Manage them well. Categorize your photos and store them in separate folders. It will make the photos quickly accessible when you need them, without browsing through hundreds of pictures.

Edit them well. There are tons of options out there: iPhoto, Windows Photo Gallery, Piknik, Snipshot, Picasa, Flicker and Photoshop.

There are a few simple steps to follow when publishing your photos:

  1. Never post original photos. Edit them for the better.
  2. Crop the photo to omit unnecessary parameters.
  3. Resize to fit your needs
  4. Compress the resolution to fit your needs
  5. Tone and color-correct
  6. Save a Web version — compress your photos to 72ppi and save them as separate files. Posting pictures in higher resolution will result in slow loading time of your Web page.
  7. Keep it simple — if all you need to do about your photo is to crop, use simpler applications such as Piknik. This will save time in editing.

Publish Your Photos Online

  1. Wrap text around photo
  2. Use intuitive alternate text. It will optimize your post for search engines, as well.
  3. Remember that it is only a link to a photo — storing images in image-hosting websites will make the process more efficient
  4. Use a screenshot and a link

Even with all the technological knowledge, however, creativity and fearlessness makes one a great photographer. And it takes a lot of practice.

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Tags: Comm361 · Student Blog Posts

Skype session with Burt Herman

February 22nd, 2011 · Comments Off on Skype session with Burt Herman

CEO of Storify

This is Burt. This is the website he co-founded.

Courtesy of He is an “Entrepreneurial journalist stoking media revolution. CEO and co-founder of Storify, building the future of journalism. Founder of Hacks/Hackers, bringing together journalists and technologists.”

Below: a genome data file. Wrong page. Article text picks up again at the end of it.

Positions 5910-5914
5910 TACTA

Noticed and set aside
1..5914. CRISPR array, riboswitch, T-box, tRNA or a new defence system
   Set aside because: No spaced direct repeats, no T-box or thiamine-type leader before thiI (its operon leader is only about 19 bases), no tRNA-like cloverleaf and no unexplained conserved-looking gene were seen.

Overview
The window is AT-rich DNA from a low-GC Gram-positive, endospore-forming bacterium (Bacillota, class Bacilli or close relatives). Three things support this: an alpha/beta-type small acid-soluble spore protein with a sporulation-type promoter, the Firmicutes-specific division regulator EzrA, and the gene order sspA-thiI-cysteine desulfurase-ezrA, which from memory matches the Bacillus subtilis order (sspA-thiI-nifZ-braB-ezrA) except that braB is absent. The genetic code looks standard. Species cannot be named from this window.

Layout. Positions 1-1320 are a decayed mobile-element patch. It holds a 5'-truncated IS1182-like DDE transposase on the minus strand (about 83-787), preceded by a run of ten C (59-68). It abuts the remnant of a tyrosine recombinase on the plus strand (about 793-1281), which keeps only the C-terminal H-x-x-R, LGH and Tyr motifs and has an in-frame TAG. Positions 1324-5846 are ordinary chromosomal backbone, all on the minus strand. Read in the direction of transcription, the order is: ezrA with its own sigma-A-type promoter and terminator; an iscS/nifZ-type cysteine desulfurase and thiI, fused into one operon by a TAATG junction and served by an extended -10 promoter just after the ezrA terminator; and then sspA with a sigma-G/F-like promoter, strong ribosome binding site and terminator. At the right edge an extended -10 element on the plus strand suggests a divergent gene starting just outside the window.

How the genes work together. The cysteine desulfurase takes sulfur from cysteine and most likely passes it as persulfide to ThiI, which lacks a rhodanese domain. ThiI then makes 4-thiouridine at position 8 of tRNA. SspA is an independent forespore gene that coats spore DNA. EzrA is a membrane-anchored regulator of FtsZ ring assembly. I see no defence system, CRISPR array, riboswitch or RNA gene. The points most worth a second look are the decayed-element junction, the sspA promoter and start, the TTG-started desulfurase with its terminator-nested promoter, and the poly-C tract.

Great introducation on Burt- now for the BIG news! He skyped with us today from somewhere on the west coast. My guess is Silicon Valley since he is a technology superstar.

He talked about how storify can be a tool to simplify the process of telling a story online. “We have this amazing situation where everyone can be a reporter on the ground” Burt said.

Storify knows that a tweet, is a tweet. A video has certain tags on it. This information is much richer than it would be if you simply just copied and pasted in links.

Professor Steve Klein asked, “How do you stay plugged in? Telling stories is constantly changing becasue of all of these newer online platforms.”

Burt Herman responded with, “I’m hungry to always search new sites out. I get emails everyday from places like mediabistro, mashable; I have tech friends. I do look at twitter, but i do confess, it’s not always a news good source for me. Sharing your idea is the best  thing to do. Nobody is going to steal your idea, because they wont care about it as much as you do.” Mark Zuckerberg would.

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Visual Storytelling-Chapter 6 Mark Briggs

February 22nd, 2011 · Comments Off on Visual Storytelling-Chapter 6 Mark Briggs

If you were to choose between reading a two page essay or flipping through a picture book on the same topic, which one would you choose? Our minds usually just wander to the picture book answer because pictures are visually more engaging. They tell a story within themselves and are a must-have for every article you write.

Libyan protesters, photo taken from CNN article.

  • Digital photography is the one of the biggest features to an online journalists story. The convenience of a digital camera is one of the reasons why people are rapidly switching from traditional cameras to digital. You can see your picture immediately after you take it, you picture taking is not limited by the amount of film remaining, and you can upload the pictures anytime, anywhere. You can also edit the photos no matter where you are as long as you have your laptop.

*Always remember, when you take pictures from other sources, you need to CITE THEM. Otherwise you could be sued and that opens up a whole lot of legal troubles that I have no idea how to explain. Just cite your sources.